Symud i'r prif gynnwys
Cuddio Rhestr Erthyglau

26 erthygl ar y dudalen hon

BANGOR MILITARY TRIBUNAL

Newyddion
Dyfynnu
Rhannu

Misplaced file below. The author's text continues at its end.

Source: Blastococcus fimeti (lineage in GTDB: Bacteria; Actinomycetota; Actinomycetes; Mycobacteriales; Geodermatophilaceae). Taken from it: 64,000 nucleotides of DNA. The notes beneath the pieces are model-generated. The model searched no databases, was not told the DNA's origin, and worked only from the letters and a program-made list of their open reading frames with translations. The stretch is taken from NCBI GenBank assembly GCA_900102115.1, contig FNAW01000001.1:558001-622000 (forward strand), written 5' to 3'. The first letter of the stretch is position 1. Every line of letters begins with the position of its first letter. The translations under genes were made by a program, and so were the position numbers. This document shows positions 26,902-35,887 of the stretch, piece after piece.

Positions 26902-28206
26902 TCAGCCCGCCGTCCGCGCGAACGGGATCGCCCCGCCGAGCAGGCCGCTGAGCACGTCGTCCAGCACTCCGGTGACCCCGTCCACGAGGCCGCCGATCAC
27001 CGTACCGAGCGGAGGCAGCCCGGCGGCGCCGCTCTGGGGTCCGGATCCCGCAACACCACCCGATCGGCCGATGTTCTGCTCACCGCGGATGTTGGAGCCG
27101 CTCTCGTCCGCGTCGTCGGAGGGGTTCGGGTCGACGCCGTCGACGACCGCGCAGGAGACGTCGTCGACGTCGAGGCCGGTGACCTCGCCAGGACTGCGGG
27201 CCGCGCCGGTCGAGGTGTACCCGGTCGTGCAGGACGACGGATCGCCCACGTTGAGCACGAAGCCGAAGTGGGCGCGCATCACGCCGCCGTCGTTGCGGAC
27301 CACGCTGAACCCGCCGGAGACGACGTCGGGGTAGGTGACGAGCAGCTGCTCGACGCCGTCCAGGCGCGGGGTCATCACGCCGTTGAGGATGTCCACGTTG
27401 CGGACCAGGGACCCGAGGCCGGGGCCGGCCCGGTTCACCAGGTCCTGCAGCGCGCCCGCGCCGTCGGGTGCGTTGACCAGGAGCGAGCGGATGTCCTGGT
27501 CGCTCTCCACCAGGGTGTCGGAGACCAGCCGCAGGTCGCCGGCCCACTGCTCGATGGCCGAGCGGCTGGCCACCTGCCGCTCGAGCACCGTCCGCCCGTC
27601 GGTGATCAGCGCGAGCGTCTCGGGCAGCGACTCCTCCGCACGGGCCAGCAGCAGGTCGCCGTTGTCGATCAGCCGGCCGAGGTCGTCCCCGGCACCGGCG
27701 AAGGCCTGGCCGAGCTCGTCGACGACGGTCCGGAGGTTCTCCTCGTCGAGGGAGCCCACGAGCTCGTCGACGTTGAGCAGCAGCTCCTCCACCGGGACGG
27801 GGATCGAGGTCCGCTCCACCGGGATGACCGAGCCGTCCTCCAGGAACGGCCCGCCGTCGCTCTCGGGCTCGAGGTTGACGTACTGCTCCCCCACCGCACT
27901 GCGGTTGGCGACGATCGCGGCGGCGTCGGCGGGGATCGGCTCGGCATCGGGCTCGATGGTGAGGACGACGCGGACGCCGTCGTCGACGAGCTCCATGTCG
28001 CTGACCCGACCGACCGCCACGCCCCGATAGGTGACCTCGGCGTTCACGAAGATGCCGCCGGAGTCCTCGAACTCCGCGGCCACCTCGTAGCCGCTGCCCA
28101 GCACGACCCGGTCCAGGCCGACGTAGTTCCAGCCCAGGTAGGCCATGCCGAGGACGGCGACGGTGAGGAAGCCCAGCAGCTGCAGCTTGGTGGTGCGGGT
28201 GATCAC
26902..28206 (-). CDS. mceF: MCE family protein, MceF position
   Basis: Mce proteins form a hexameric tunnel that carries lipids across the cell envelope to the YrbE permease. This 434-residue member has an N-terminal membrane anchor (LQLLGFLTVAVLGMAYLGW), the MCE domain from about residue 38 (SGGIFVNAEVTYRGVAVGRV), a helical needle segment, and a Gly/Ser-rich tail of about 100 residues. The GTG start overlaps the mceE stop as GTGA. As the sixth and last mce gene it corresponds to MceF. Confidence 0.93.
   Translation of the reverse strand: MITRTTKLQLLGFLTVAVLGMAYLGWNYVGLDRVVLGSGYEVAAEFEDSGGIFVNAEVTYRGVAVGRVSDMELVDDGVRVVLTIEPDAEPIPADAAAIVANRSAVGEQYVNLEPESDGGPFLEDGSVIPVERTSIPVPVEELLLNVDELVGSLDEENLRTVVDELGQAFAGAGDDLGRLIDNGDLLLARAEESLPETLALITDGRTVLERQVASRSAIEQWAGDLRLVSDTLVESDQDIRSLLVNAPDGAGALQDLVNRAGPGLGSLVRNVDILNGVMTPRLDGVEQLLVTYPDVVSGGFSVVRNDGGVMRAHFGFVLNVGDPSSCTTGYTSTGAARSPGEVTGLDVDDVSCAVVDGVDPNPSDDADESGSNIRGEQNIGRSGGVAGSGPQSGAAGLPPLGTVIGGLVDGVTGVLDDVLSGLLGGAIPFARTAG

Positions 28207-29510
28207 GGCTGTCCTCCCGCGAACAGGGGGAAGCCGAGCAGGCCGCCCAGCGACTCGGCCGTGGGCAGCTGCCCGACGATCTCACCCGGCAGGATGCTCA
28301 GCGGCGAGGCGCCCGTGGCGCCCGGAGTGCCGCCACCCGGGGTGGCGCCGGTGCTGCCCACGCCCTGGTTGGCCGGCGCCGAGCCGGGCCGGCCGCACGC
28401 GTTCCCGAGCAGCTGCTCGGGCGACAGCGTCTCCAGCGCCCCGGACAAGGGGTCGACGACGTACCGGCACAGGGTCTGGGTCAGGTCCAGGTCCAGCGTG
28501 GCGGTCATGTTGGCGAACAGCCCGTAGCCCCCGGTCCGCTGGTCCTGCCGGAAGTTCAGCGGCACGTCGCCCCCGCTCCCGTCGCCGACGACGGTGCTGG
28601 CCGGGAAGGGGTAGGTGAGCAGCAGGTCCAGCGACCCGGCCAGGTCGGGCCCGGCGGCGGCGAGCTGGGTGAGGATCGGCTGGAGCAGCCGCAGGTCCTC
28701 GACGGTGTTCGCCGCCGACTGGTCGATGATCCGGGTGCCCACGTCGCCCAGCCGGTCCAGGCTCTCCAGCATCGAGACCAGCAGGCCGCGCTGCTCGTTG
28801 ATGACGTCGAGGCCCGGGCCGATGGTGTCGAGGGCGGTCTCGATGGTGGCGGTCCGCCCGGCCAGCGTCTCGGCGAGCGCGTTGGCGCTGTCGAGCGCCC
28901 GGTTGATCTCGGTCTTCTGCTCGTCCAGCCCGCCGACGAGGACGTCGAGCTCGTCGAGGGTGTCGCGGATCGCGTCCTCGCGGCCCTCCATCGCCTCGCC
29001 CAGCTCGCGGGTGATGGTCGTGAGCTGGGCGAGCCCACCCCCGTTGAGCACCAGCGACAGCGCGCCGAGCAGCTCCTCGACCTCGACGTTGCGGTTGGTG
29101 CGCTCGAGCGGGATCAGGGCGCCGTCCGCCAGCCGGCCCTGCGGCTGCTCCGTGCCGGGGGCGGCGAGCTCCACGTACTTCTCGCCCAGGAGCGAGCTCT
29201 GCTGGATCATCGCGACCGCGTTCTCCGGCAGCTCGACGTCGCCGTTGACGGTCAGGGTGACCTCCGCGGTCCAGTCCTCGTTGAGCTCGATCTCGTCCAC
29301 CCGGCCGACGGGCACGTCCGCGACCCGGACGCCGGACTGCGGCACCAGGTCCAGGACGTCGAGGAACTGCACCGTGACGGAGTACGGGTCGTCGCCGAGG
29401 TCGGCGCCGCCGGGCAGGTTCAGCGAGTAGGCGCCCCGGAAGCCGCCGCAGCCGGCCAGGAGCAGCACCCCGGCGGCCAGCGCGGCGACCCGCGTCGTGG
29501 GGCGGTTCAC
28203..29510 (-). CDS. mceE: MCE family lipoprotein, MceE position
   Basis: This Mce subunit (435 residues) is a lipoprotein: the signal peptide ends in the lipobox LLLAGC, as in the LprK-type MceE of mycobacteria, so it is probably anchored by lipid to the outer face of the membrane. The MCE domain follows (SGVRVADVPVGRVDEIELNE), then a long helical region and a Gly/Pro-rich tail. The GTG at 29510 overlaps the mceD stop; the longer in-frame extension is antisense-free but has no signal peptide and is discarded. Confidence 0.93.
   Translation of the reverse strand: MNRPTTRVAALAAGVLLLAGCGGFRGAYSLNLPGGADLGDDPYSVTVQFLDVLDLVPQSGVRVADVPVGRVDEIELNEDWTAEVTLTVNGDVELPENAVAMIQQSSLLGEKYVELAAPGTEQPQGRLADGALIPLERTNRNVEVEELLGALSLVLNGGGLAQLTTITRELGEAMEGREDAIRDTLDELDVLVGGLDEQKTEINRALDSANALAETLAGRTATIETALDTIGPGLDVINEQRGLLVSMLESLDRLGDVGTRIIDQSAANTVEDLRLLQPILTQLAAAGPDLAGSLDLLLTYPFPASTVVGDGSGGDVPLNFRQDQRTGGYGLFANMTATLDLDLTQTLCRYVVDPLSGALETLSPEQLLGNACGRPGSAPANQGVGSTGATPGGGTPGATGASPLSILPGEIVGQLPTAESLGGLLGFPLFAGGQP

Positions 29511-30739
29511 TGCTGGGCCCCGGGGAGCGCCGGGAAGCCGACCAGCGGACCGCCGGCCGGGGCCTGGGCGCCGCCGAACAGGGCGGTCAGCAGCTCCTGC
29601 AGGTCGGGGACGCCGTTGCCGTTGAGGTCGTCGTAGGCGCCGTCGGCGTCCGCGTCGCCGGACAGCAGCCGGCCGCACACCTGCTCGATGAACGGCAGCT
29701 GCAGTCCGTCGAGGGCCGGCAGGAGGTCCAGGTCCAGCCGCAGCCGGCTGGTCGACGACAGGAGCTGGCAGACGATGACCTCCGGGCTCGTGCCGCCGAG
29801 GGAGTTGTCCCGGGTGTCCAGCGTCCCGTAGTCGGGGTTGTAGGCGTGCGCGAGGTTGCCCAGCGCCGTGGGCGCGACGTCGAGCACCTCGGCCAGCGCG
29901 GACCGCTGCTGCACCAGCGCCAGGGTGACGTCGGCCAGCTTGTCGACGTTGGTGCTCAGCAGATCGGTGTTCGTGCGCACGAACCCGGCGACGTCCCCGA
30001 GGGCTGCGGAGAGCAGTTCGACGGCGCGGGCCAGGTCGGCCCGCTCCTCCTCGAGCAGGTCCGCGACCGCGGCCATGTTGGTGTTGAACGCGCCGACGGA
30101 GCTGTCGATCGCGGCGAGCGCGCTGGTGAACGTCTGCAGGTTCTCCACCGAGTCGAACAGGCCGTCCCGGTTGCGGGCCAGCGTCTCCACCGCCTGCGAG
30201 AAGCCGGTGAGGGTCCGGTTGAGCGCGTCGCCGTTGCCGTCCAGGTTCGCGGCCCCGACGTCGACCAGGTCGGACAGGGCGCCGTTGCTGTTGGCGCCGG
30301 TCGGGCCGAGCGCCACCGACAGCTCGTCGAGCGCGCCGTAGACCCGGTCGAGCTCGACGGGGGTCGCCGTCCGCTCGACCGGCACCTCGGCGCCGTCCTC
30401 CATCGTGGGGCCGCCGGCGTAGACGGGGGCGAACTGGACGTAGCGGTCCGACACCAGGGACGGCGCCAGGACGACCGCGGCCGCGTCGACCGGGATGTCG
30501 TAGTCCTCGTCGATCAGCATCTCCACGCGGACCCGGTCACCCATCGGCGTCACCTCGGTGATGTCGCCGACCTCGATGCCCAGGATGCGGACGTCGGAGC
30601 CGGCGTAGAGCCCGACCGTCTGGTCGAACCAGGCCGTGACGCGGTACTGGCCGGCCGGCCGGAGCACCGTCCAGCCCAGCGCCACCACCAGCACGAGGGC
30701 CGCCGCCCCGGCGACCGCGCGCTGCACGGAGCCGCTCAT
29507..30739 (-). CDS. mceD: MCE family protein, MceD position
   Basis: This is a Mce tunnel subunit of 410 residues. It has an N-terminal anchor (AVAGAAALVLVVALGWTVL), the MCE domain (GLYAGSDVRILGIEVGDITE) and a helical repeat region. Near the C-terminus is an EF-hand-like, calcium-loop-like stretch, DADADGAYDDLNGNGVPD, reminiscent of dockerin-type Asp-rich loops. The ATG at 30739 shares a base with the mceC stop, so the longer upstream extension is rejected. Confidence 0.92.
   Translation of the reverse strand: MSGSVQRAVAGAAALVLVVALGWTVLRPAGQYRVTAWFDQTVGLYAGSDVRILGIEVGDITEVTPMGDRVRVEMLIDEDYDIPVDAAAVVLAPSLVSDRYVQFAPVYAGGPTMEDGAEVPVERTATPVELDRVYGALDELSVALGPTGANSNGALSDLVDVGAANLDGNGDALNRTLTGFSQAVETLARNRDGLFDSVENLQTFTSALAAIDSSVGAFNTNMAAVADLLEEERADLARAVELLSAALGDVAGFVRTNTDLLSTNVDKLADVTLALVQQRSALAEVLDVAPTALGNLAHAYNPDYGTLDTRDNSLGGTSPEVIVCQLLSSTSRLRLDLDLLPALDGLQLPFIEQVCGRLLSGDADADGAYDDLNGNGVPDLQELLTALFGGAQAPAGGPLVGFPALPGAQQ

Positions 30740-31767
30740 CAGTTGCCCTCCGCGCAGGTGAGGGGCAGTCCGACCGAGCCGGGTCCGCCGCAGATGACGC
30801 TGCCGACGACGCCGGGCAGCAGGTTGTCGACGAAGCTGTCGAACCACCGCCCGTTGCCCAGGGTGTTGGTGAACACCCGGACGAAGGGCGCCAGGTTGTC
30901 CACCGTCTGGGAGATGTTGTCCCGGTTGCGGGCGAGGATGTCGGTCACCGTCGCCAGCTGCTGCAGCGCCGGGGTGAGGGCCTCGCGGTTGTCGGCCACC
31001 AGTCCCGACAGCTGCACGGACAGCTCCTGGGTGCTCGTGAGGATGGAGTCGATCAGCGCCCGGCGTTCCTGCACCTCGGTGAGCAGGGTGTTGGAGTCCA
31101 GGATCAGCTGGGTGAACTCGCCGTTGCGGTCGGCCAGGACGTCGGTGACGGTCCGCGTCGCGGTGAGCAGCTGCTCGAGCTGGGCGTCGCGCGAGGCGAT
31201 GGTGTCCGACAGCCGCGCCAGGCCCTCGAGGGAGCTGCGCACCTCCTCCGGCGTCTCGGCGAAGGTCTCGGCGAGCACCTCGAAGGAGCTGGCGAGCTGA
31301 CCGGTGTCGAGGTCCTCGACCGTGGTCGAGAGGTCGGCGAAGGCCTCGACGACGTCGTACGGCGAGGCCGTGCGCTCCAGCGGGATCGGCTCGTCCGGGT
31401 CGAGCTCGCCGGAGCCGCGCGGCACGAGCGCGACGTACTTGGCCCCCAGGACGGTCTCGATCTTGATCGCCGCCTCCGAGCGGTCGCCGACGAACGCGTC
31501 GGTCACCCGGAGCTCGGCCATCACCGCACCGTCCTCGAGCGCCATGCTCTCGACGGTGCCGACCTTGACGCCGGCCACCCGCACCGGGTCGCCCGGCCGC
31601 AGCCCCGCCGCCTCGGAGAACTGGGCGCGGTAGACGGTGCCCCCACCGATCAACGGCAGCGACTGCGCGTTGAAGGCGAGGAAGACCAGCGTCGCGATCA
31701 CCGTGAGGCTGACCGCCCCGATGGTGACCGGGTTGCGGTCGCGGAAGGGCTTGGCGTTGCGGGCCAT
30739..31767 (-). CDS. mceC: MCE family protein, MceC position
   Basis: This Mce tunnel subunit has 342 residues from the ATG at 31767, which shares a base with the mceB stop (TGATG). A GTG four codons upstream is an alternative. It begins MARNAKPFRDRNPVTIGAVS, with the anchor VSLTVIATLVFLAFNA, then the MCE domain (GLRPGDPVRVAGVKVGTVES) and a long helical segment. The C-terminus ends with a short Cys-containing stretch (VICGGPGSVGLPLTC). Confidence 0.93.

BANGOR MILITARY TRIBUNAL STL DENTS AS <X>XS( IENTIOUS OBJECTOIS. PECULIAR NOTIONS OF PATRIOTIC SERVICE, A meeting of the Tribunal was held or Tuesday eveliiiia at the Town Hali. Tho Mayor (llr R. J. Williams) presided and the ct-her members in attendance wero Messrs H. C. Vincent, W. I). Hobe*>n, T. J. Wil- liams, James Cumraing, T. E. Taylor, with the Military Representative (Dr. R. W. shillips) and the Cl-erk (Mr Pentir, Williams). Richard Butler (24), motor and cab driver, 08, High-street, claimed exemption. Hie ipplicant had been examined by the Wrex- fta-m Medical Board, who passed him B2, but (}-fl. Thomas certifteel him as unfit for heavy work. The Tribunal crderod him to be re- ;xa.miued by the Special Medical Board at jeeds, who confirmed the decision of the Wr<j:;ham Tribunal. The Military Representative expressed sur- prise", judging by what he had heard, that the r.pplicart had retained in Class B2. He wa. assured that the applicant woui-d not stand the Army diet a month owing to lis condition. n Exemption until June 30tih was given the i-pplieant, who was represented by Mr J. vang Jenos. Wriiliam Thomas Williams 9, Mount-street, •Tianager of Mr \¡V, üw{'u's' :lGU, who on a second examination at Wrexham was reduced from B1 to B3, was exempted unjtil June 30th. CLAIMS BY FISHERMEN. The case of T. Elias Pi.ice fisherman, Uppev Garth-road, who was 0 Appam" when "the vessel waR captuIíe{ Y the Ger- mans and v. ho gave a promise ai to take tip arms against tnem, was reviewed. m f Lieut -Commander Collard, of the Board of &.grieui,ure and Fuheries, appeared in sup- port of the claim. Price, in reply to Mr Vincent, stated that he had lac largest fishing boat in Bangor. Mr Vincent: Yes, but do you fish?—Yes, ,U t ?".O YOU I am the only licensed fifshernmn in Bangor. Mr V ucent: much iisii have you caught lately?—I never kept count of them. Mr Vincent: W onld I be right in saying that yc-u have caught .£20 worth?—Yes, and more. I have earned enough to get a living. Mr Vincent: Will you give an undertaking that the (ish you catch will be sold in Bangor? —Oh, yes, if I get a better price for them in Bai-igor than I can get anywhere else (lan gliten. Lieut.-Commander Collard said it was true that Price was not a whole-time fisherman, let he was so keen on his work that he was prepared to instai n motor in a is boat and to pay for that would keep him busy. He was also on parole, and the Military Repre- sentative would agreo that he was hardly eligible for military service for that reason. Mr Vincent You do not think it un- reasonable that we should attach a condition that he should sell his fish in Bangor pro- Tiding he gets a reasonable price? Lieut.-Commander Collard: I am sure Price would he willing to conform with that. Mr V inoent: I am told that Price seldom uses his boat, and that he has not landed JS20 worth of fish during the winter. He devotee his time picking mussels which he sends to the English markets. Conditional exemption was allowed. Mr Hobson pointed out to the applicant that his ocrtificate could be challenged by the Military Representative if he did not • carry out the contract to sell his fish in Ban- gor provided he received a reasonable price. Two other fishermen, Harold Griffiths, 14, Upper Garth-road, and Harold Williams, Garth, who were also exempted, had their certificates reviewed, being under 31 years of age. MT Vincent stated he was told that these applicants were the only fishermen whosold fish in Bangor. j On-o of the applicants said he &old .£25 worth of fish each week to a Bangor fish- monger. They would shortly have to go to fish in the neighbourhood of Pwllheli. Mr Vincent: Will you sell your fish there? -No, I am bound to sell it to a Bangor dealer. The Mayor: There is not much danger of that. Fish is so much cheaper in Pwllheli (laughter). Conditional exemption was allowed both appl icants. Ilicliard Griffith Evans (25), accounts clerk lkt fjhe University College of North Wales, B2.—June 30th, to join the Volunteers. Wm. Roberts, tailor, 32, Holyliead-road, Upper Bangor, Bl.—June 30th. Arthur Lewis Humphreys (29), grocer's assistant. Cartrefle, Upper Bangor.—Condi- t i on. tional t^em ption. Richard Emyr Humphreys, master baker, The Lawn, College-road.—-Conditional exemp- j tion. R. T. Owen, grcrcer's carter, 10, Water- street, Hirael, C2.—June 30th. Griffith Wynne Owen (18), medical stu- dent, Ty Gwyu, Upper Ban, cor. -Au gust 14th. Among the cases reviewed was that of Mr E. V. Breen Turner (29), Tanygraig, who Jiad been given conditional exemption. It was stated there are only three dentists left in the town. The certificate of conditional exemption was confirmed.* Robert D. Foulkes (30), slate," mason and stone hand, 20, Fountain-street.—June 30th. A PATRIOTIC ACTION. Josiah Palferman (35), greengrocer and fraiterer, High-street, claimed exemption, and was given conditional exemption. He Jucid-entally mentioned that he had prevented two potato-less weeks in the city by distri- buting among the other dealers a supply of potatoes he had received. Mr T. T Williams: A very patriotic act. There is far too much selfishness in this country. Wm. H. Edwards, house decorator, 244, High-street —June 30th. John Parry, coal carter, Albert-street, Up- per Bangor, Cl.-Conditional exemption. The fcpplioattt was asked whether he had joined Mte Volunteers. He replied that a man who Carried six or seven tons of coal on his back I\8ch day could not be expected to drill at ii t. Wm. Riqhard Williams (41)0; market gar- leaer, 67. Caelleppa, employed by Messrs W. K. Roberts, Market Hall, for 27 years.-Con- litional exemption. Evan Jones, carter, 10, Water-street, Hir- .(À)Iidiûonal exemption. John Butler, general carrier and motor- »r proprietor, West End.-Exempti..on con- firmed. THEOLOGICAL STUDENTS CLAIM EXEMPTION. VIEWS OF CONSCIENTIOUS OBJECTORS. Several students from the Bala-Bangor In- dependent College and the North Wales Bap- tist College applied far exemption as con- scientious objectors. A letter, sign-cd hy Principal T. Recs, Prof. Thomas Rhys, and Prof. J. Morgan Jones, wrw read. stating that they understood four of the ctudonts of the Bala-Bangor College were applying for exemption on conscientious grounds, and that they were required to pro- They came to tho College with convictions. The following facti were re- levant :—(1) They came to the college with strong testimonials from tho churohes in which they were brought up, that they had proved themselves as men of piety and sin- certty, so tha.t they had been called to devote themselves to the work of the Christian min- istry. (2) Their work and conduct since thev had been at the college had justified th 0' testimonies, and bad shown fem to be men ziot at all likely to make insincere profesi- &ion3. (:3) The religious atmosphere in which they have always lived naturally inclined their to hold those views. It was "generally aoumed and aftbn explicitly taught in Welsh Congregational Churches that to wage war was contrary to Christian principles. As evi- dence of the prevalence of that view it should he mentioned that tho Welsh CoThgregaiional Union papsed resolutions iu 1913 and 1914 de- claring all war t8 Jx* contrary to the spirit of Christ. J4) The view would be still more pre- va lent rtriid mcr-o strongly held that men who ■had been called to the work of the ministry should mot take part in war. In the Congre- gational churches there was no hard and fast iine of demarcation between the student for the ministry and the minister. Once a man had been oalled by a church and adopted by ttie denomination to be a preaqher, he might be called upon to perform every part of the work of a minister. COMPLETING THEIR STUDIES. I Richard loyd Matthews :t8), a student at tlv» Bala-Bangor Independent College, was &iven exemption twelve months ago, and his ca.-3 was re-considered in aocordance with tho new ru e o' the Army Council lie said he was finishing his studies at tho college next June, and was negotiating for a church now. The Military Representative said the appli- cant as a conscientious objector wa-s exempt. Mr Vincent: His comscientious objection has never l)1-cn advanced here. The Mayor stated that exemption would be granted until June 30th, on the ground that the. al,plicant w-as in his la.-Jt year as a minis- terial student. If lie liked, the applicant oould appeal en ooueckntious grounds. Another student, Griffith Jones, 4, Vron- heulog, who will finish his studios in June, was also exempted. Exemption until Juno 30th was given Dd. Aleirion Lloyd and Llewelyn Christmas Jones, both of the Bala-Bawgor College, who are i:ni'-ihins» their college careers in June, and to Wm. M. George, Madryn, Hclyhead-road* and Wm. I). WatkinA, Baptist (Jollogo stu- dents who are also in their last year. OBJECTION TO OATH OF ALLEGIANCE. I Ebenosoi' Charles (2C)t 2, Mountain View, student at the Bala-Bangor College, snd a l.ative of Llanellv, claimed exemption on con- scientious grounds. lie objected to non- combatant service because it helped directly e:her people to carry c.n tlhe war, and be- cause it meant taking an oath of allegiance t;. an earthly being. He earnestly believed that it was wrong to make a vow of abso- lute obedience to any man. He objected to participate in any uee ot arms in any dispute, whatever the circuinstanoos, and however just the cause might be, because in his es- timation it was in tho first plaoo futile, and, 6econdlv a direct contradiclioll in tcrm& to second ?i ?htiug for justioo with material weapons. He was not willing to join any branch of military servioo whether it was engaged in tlie destruction or the saving of life, bccause it was a military service, and to partake in it involved becoming part of the military machine. He had been taught from his youth to follow these principles, and had been brought up in an atmosphere foreign to militarism in every form. He was wiiiing to do Y.M C.A. work or educational work, or any service which did not promote wax and whioh was not under military control. Mr T:iylor: Have S-úu told the churches where you preach that you are a conscientious objector?—By preaching the gospel of Ohrist I show that. I preach tihe gospel of Christ ac- cording to what I understand it to be. Mr Vincent: That. is not an aiLsNver. Ha-ve )ou told your congregation that ?—I have told many people. Mr Vincent: In the liltlpit?- They do not call upon me to say it there. Have you told them directly? Have you or have you not?—I have not had any occa- sion to do so. I did hot ask you that. Have you told them directly? Mr T. J. Williams: Do answer the ques- tion?—I lave not. Principal Rees mei-tioned that the appli- cant was offering to do national work out- side the Army if that was the wish of the Tribunal. Mr Vincent: What kind of servioo do you buggegtr Principal Kiees: Anything but military service. Mr Vincent: Would hp join the Y.M.C.A. out in France? The Applicant: I would not mind any- thing like that. 'The Military Representative: Would you undertake Red Cress Work?—Yes, if it is outside the- Army. WOULD NOT ASSIST WOUNDED IF IT I PROMOTED WAR. Mr Vincent: Would you object to carry a wounded man off the field of battle?—Yes, if if involves taking. the military oath. Mr Vincent: It does not involve the mili- tary oatti.-I would not render assistance to tthe wounded if it promotes war. It does not promote war to assist the woundied?—Indirectly it does. Surely it is only an not of mercy which is one of the Christian principles you preach ? —It is contrary to my conscience. The Military Representative: The only pos- sibility before you is Y.M.C.A. work, and I suppose the opportunities there are limited. Then there is the Red Cross work. Mr Vincent: It is not muqh use offering Red Cross work to a man >ho"iiB hot prepared to carry off wounaed men from the field of battle. The Military Representative: He is willing to join tho Y.M.C A., which feeds men. Mr Taylor: The Y.M.C.A. is as much the Army as any other branch. You cannot separate them. Mr Vincent: How tong ha-vo you held these opinions? Are ^ou a member of the Fellow- ship of Reconciliation ?—No. So you did n-ot attend the famous meet- ing in June, 1915, which converted all you chaps (laughter)?—No. Did you do anything previous to the war to show your principles?—I had no occasion to do ao. Do you ill ink »t is wrong for us to have a Navy?—Yes. Do you think it is wrong to bring food in- country? I do mot think it is wrong, Then do you thing il- is poasiblo to bring is possi-b l o i<) brin food into tne country without a Navy? It would be poEAbi-3 if one held my views, Yes, but you must recognise tha.t everyone does not hold them. Recognising that fact, do you think it necessary to have a Navy to pro- tect our merchant vessels ?-No answer. You don't seem to have Any decided opinion (laughter). Do you think it is better that mil- lions in this country should starve for want of foodIt is wrong if our Navy promotes war. It is wrong to bring food into this oountrv 1- No answer. WILLING TO PREACH IN FRAMHR David John Howelb (24), a student at the Bala-Bangor College, who has passed Clue A, also otaimed exemption on conscientious grounds. He said he did not object to save life as a' civilian, bu.t he did object to do ao as a soldier, beoause he would then be part of an organisation wiwee business it waa to take life. He was willing to preaoh in France. Mr Vincent: And that is all! The Applicant mentioned that he was brought up on a farm. Mr Vincent: Have you done anything for your country since the war broke out?—I have U.en studying in my college. I have been fol- lowing my studies. My work, preaching on Sun- days, is of national importance. I take it. that you are paid for fcUat?-—Verj little. It hardly pays my brain fare (laugh ter). Can you name any sacrifice you have made?- No occasion has arisen demanding definite sacri- fice. Do l vou think that theological students are speciaMy exempted from making aacrincee?—No. Then tell us of one sacrifice you have made- the smallest thing that you have done for your country since tlw war broke out?—I oan't say anything definitely. is not self-sacrifice the essence of the Christianity you preach?—Yes. Then name me one act of self-sacrifice that you have done?—In undertaking to preach the Gospel I left a better position. You call that an aot of I do. I NO OBJECTION TO Y.M.C.A. WORK. Alun Garner (26), Bala-Bangor College, and staying at Victoria Park, who lias passed Claas A., contended that war waa based on hatred and rni3unidersta.nd)ing. lie had undertaken to do all he could to eatLbLisli Llilt, Kingdom of God on earth. He cookl not' accept non-comba.tant service, and was not willing to as>idt in the systematic deutruotion of liie. He had 110 objection to Y.M.C.A. work. The Mayor: You aay that war under any cir- cunutcnoes is not j ust;-fi- --Yez Mr Taylor: Irl that case it would be wrong for us to oppose tiie Germans landing in this country and commit the atrocities they have been guilty of elsewhere?—War is wrong. Mr T. J. Williams: Was it wrong for Belgium to ciefertd herself?—I hold that war —— Mr Williams: Please answer a fair and simple. question? Was it or was it not wrong for Bel- gium to defend herself f..gainst the Germans? -Yec, Defence by armaments is wrong Mr Hobson: When you say you have not been called upon to make any personal sacrifice so far do you realise that you have not been called upon to do so because obherpeople have been making sacrifices for you ?—W e make sacrifices in our own way. I have gone into the ministry, and it moans hard work and money. Mr Vincent: And that is the sum total of your sacrifice?— Y es. You cannot name a single thing that you have done, except your work in the ministry, to help your country, eirtoo the war broke out?--I say the ministry does help the country. You oannot name anything outside that work? —No. How long have you held those principles? You say you have been speciaUy impressed by them j¡<t at present, and I am not surprised at that? (laughter).—I have preao'rwxl about the futility of armaments for a long time. Do you belong to any body that professes those principles?—No. Can you recall any act of yours previous to tho war which shows that you held tho')c prin- ciples?—I have preached that, armaments were futile, and since the war I have been con- vinced of that fact. Mr Taylor: Would it be against your con- science to make any saorifioe for your country?- Not at all. The Mayor: Do you preach on this subject a.t all? -Do you mention it when you preach?— I have preached that ito material weapon can save the country. The Mayor: Have you dared to say in a Welsh pal pit that. this country was wrong, and that our men should take no pc-rt in the war? Mr Vincent: Have you preached tha.t Eng- land was wrong in taking pa.rt in this war?—I have not said that, but I have preached that war is wrong, and that England end the other countries are wrong in going into war. Mr Taylor: Would you daro teli a congrega- tion next Sunday morning that England was wrong in going to war with Germany? I cion t want to give particular instances. M.r Taylor: You would not dare do it. Principal Rees: Yes, he would. Mr Vincent: We are not speaking to you, Principal Rees. I know you would dare any- thing (,IftughtL -rl (To the Applicant): Would you dare state publicly that England was wrong in going into this war?—I would dare it inasmuch as I have condemned war. Have you said so specifically? I cannot le- rnember all the remaafcs I make. I tihink you would remember it to tho end of your days if you made such a. remark (laughter). GAVE UP A GOOD POST. I  -I Idris Vaughan Morns ll), student at trie Baptist. College, and residing a.t. 47, Holyhead- road, Uppea- Bangor, Class A, claimed exemp- tion on conscientious grounds. He stated that he rog-ardied his work at the college as a. sacrifice as he i-act given up a good post. He did so for the spiritual good of his country. He had proaoned that war was wrong. Mr Vincent: Have you ventured to say that England was wrong?—I have said it in this Mr Vincent: Very generally I suppose (iaugh- te,r).-I sav that England, having gone to war, does certainly not live up, in my opinion to the Christian convictions, which sh(3 professed before the war. Mr VinCirit: Have you said so in any sermon? —Yes. What sort of reception did you get? (laugh- te,r).-I don't know (laughter). Weoro you asked to preach in that ohapel again? (laughter). Y es. Then I suppose they liked it? I suppose so. Tho Mayor: You say you ha.ve not joined tne Fellowship of Reconciliation. If it is a good movement, why did you not support it Do you feel inclined to become a member now?—I am n-ot very keen about it. The Mayor: You would not becomo a mem- ber?-It d oes not make much difference whether I do or not. Mr Vinceht: Y m, 800m fo have very slaok opinions on the subject altogether (laughter) Since this Fellowship is likely to promote the principles you propound, don't you think you should join?- Yes, if it wou!d be of any uoe to them. THE DECISION. I The Tribunal retired, and after a long interval the Mayor statedit has taken the Tribunal some time to decide these oases, and we were anything but unanimous. In the cases of Charles, Howei?, Garner, and Morris, we have decided to allow them a month to consider what work of national importance they should take up. Thay must either take up agrioulbitre, join tha R.A.M.C., Red Cross, or the Y.M.C.A. Jf they do not do so in the course of a month, they cannot expect much mercy from the Tribunal. Mr Vincent mentioned that the decision was arrived at by the casting vote of the Mavor. The other proposal was that the applications should be dismissed because those who voted that way were not satisfied with the grounds of the objeotors.